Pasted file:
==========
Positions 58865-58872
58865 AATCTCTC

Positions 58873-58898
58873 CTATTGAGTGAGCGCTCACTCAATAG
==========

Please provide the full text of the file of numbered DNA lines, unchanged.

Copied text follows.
Positions 58865-58872
58865 AATCTCTC

Positions 58873-58898
58873 CTATTGAGTGAGCGCTCACTCAATAG